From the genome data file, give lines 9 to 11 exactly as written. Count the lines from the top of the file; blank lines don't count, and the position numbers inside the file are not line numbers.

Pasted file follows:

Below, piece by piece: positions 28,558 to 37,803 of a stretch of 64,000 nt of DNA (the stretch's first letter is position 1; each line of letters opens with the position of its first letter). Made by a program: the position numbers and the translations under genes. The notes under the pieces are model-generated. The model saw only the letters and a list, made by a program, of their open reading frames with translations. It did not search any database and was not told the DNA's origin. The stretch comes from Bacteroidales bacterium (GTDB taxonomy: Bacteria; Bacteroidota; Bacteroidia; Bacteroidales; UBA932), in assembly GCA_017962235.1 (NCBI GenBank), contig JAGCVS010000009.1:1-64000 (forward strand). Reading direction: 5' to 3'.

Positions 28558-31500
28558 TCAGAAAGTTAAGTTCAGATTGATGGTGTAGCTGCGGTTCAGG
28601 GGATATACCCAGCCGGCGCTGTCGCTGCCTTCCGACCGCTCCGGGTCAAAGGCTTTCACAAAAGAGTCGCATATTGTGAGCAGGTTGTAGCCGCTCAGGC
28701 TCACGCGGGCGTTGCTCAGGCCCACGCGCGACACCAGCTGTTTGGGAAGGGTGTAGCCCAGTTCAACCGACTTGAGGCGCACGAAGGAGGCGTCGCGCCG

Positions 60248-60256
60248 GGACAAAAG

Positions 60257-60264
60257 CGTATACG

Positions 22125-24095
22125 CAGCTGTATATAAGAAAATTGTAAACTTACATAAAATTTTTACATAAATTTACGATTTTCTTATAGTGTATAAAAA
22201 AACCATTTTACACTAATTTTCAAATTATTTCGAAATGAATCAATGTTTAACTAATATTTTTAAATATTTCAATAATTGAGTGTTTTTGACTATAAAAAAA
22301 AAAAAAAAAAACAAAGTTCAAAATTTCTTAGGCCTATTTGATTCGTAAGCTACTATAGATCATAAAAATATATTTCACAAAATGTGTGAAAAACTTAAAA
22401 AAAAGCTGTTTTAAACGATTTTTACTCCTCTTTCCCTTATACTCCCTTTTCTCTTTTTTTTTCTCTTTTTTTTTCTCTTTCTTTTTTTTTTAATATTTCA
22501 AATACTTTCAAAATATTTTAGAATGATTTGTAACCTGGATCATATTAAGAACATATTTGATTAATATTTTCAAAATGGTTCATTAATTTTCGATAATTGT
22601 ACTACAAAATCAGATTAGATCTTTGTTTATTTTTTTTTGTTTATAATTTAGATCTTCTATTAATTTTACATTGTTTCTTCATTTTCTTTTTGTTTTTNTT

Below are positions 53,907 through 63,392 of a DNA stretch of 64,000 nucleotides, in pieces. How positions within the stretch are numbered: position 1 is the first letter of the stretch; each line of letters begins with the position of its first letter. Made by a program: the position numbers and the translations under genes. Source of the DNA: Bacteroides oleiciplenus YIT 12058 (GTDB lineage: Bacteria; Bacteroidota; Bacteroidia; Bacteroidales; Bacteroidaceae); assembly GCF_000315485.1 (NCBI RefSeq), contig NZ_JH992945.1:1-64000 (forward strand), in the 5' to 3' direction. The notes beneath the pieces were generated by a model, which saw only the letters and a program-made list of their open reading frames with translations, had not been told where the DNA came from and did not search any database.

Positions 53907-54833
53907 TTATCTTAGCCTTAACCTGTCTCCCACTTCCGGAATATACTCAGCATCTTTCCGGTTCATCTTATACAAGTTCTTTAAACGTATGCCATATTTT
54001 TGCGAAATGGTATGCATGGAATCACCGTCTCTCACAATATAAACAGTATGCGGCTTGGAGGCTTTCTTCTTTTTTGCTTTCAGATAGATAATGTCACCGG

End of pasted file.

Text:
60257 CGTATACG

Positions 22125-24095
22125 CAGCTGTATATAAGAAAATTGTAAACTTACATAAAATTTTTACATAAATTTACGATTTTCTTATAGTGTATAAAAA